The Ghost & The Chicken Cover Can you guess what the nineties television movie, 'The Ghost Writer', and the eighties television series, 'Chicken Soup', both have in common? Yes, dear reader. That is correct. They were both directed by the director of this movie: Alan Rafkin. Although I'm pretty sure they didn't have much to do with the Actors: Don Knotts, Joan Stanley, or Liam Redmond. Especially for 90-minutes in 1966. Bless.

The Ghost & The Chicken : The Film - The Poster

Hey! You know that old Simmons House at the end of the street? You know. The spooky one that Nicholas Simmons (Philip Ober) is planning to tear down. Well, guess who has to stay there for the whole night, and write an article about it?

Huh? What's that you say? You don't know! Alright then. I'll give you a couple of clues to help you along your way.

Firstly, he recently mistook a drunken-man for a dead-man. Secondly, only the other day he wrote a small piece about the old Simmons place, relating to the twentieth anniversary of a grizzly murder that took place there. And thirdly, he was given this assignment by his editor, Ollie Weaver (Skip Homeier), prior to having lunch with his gal-pal, Alma (Joan Staley).

Yep. You've got it in one. It's the bumbling typesetter the whole town knows as Luther Heggs (Don Knotts).

However, will Luther be able to carry out this haunted task? His pal, Kelsey (Liam Redmond), likes to think so. Still, once he ventures inside this rustic abode, will he be able to stand the sound of the organ that chimes at the stroke of midnight? Furthermore, will he then sh*t himself when he sees the painting dripping with blood?

No. I'm not going to tell you the answer to these questions, folks. What I will say though, is what next transpires all kicks off when an article throws a spanner in the works. As Luther gets sued for libel - a courthouse needs a new bible - the Simmons house needs a second look - and at the end of a day, a bumbling type-setter is A-OK in my book.

Now if you think that 'damn' is a swear word, or that the sight of a man falling over is funny, then, I have a sneaking suspicion you'd like 'The Ghost and Mr Chicken'.

Don Knotts
Granted, I don't think that this comedy would be everybody's cup of tea. The style is pure 50's Americana. Most of the jokes are of the jovial variety. And all of the characters are very 'of their time' too. Still, that doesn't necessarily mean that it didn't tell a good story overall. It did. Quite a nifty one actually. Full of dips and valleys, that could only be described as... errr... how can I put it?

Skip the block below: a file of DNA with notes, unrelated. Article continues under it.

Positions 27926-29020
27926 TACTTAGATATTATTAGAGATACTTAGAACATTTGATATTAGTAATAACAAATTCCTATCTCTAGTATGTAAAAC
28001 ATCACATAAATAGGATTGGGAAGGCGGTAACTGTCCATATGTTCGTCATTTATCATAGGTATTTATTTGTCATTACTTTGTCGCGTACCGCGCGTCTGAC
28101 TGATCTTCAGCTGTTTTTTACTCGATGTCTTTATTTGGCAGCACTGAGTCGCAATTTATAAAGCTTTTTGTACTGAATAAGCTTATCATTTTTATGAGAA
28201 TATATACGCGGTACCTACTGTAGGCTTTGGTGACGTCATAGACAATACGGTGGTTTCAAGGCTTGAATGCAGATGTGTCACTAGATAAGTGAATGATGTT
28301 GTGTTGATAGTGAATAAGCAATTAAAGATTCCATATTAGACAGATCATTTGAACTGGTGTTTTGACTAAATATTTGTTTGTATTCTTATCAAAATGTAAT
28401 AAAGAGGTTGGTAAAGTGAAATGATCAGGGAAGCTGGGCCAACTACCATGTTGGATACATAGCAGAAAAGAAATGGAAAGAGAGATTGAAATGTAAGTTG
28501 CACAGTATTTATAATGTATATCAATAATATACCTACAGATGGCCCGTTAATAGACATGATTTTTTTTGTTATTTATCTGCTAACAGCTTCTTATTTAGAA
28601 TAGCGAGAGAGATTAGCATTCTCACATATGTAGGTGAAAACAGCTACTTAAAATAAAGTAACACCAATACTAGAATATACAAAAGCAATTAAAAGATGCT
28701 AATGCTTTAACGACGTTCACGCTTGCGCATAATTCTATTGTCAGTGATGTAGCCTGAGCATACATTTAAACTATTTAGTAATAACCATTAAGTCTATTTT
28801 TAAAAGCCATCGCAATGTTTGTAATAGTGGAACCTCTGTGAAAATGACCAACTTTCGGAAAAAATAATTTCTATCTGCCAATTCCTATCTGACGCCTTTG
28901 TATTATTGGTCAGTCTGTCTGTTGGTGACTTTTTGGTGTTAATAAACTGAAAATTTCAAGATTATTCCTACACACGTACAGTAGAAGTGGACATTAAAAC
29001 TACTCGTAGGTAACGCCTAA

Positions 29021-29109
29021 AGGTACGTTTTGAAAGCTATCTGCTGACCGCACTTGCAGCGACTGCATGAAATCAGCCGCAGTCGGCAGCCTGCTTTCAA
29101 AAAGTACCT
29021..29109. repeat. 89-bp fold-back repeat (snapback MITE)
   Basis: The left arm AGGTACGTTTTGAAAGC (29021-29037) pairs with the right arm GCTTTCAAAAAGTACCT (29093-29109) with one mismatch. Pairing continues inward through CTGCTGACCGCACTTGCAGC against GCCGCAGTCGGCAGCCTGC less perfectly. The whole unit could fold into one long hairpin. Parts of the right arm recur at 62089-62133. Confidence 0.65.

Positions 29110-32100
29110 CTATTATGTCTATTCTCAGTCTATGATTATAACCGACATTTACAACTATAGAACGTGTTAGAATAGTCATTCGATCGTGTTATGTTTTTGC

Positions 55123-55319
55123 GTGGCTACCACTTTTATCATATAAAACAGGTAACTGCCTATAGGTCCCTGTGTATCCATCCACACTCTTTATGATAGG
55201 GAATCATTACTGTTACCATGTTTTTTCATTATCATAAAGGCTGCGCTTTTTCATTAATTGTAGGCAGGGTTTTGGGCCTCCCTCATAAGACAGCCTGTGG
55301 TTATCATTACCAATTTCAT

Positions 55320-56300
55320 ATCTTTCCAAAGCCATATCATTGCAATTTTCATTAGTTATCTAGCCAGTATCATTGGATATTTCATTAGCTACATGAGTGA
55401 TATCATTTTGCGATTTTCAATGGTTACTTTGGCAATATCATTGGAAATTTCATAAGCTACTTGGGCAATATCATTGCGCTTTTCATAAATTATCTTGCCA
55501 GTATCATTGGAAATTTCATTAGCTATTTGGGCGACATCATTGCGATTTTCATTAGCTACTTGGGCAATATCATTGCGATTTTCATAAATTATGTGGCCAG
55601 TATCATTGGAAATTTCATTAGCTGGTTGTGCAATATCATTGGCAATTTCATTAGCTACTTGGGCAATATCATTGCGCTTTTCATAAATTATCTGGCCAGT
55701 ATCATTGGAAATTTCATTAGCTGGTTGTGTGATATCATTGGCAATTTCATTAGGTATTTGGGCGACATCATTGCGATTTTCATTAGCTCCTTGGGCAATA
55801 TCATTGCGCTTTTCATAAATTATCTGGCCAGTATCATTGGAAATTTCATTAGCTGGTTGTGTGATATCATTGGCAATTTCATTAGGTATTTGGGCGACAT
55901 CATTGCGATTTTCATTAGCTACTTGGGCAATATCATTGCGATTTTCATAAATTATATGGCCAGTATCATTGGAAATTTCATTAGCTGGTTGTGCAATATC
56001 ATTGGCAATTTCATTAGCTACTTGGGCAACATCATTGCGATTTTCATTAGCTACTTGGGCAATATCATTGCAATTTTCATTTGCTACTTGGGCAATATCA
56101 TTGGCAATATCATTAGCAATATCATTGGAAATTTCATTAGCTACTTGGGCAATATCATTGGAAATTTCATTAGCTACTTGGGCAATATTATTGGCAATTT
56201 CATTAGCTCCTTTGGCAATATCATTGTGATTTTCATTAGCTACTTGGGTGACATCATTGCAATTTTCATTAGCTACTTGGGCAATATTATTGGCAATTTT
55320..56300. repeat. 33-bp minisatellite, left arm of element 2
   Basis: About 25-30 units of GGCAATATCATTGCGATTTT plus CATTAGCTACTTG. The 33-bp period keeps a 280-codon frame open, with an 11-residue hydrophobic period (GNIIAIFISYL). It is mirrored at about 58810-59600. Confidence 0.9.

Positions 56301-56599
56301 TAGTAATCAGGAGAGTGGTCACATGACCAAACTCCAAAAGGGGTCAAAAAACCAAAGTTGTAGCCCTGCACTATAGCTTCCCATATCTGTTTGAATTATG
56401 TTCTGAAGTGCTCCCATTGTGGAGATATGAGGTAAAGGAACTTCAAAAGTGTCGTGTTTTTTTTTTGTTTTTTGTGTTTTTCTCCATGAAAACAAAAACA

'Peachy keen' perhaps?

Yeah. It's this type of movie, dear reader. A movie you're Grandparents might laugh at, where as you might think of it as being 'so-so' at best, or 'boring' at worst.

As for me on the other hand -- well -- if truth be told I'm split between these two definitions. It wasn't one of those laugh-out loud funny films -- although I did laugh on occasion -- especially at the courthouse scene, and at the old ladies in this flick. Plus it wasn't very yawn-some either -- although I did yawn once or twice -- especially at those scenes where 'Luther'... errr... spoke.

The Ghost & The Chicken Don and the old ladies

The Ghost & The Chicken Poster
Here, before I get a bit too nasty about 'The Ghost and Mr Chicken', please check out these relatable filmic-facts. (1) 'Universal Pictures' released this family comedy on the same day that the comedian, Rainn Wilson, was born -- the 20th of January, 1966. (2) During production, this movie was given the working title of 'Running Scared', which is also the same name as the 2006 crime-thriller starring Paul Walker and Chazz Palminteri. (3) This was Don Knott's first feature film after leaving the 'Andy Griffith Show'. But you can also see some his old cast members in this production if you know what you are looking for. Hal Smith plays the town drunk, whilst Dorthy Neumann plays his wife. Also, Burt Mustin, Lurene Tuttle, and Hope Summers, all play small cameos in this muddled mystery too. (4) I kid you not; this slice of cinema was one of the few American films shot with the Technicolor Corporation's Techniscope wide screen process. Basically, this 'wider image' was achieved by splitting the frame horizontally in two, whilst increasing the height in the process. (5) Contrary to popular belief, the exterior of the Simmons House wasn't the same one built for the Alfred Hitchcock thriller, 'Psycho'. Although it was used on the television show, 'The Munsters', the street was used on the Tom Hank's horror-comedy, 'The Burbs', and you can now see the Harvey House on the television drama, 'Desperate Housewives'. (6) One of the running gags in this film -- 'Attaboy Luther' -- became a short-lived catch-phrase when it was released. (7) Two of the screen writers associated with this project, James Fritzell and Everett Greenbaum, wrote for Don previously in the 'Andy Griffith Show', as well as wrote for such television sitcom's as 'The Odd Couple', 'M*A*S*H*', and 'Sanford and Son'. (8) I'm sorry to say that Jesse Donald Knotts died of lung cancer on the 24th of February, 2006, in Los Angeles, California.

Don Knotts and Joan Stanley

OK, so where was I? Oh, yeah. 'The Ghost and Mr Chicken'. Now to cut to the chase, try to think of this film as an episode of 'Scooby Doo', with 'Munsters' music, 50's archetypes, a very stoic plot-line, plus a style of comedy that's less 'funk' and more 'ka-plunk'.

Honestly, if I had a stab at updating this flick, I'd sod the whole 'knock down the haunted house' premise, and replace it with Luther getting it on with that girl who played Alma. (My God! Was she a stunner!) But that's not going to happen, is it? And all we are left with is a very nice film with a very nice story and a cast of very nice characters.

Nice. And that's all I can say on the matter. Nuff said.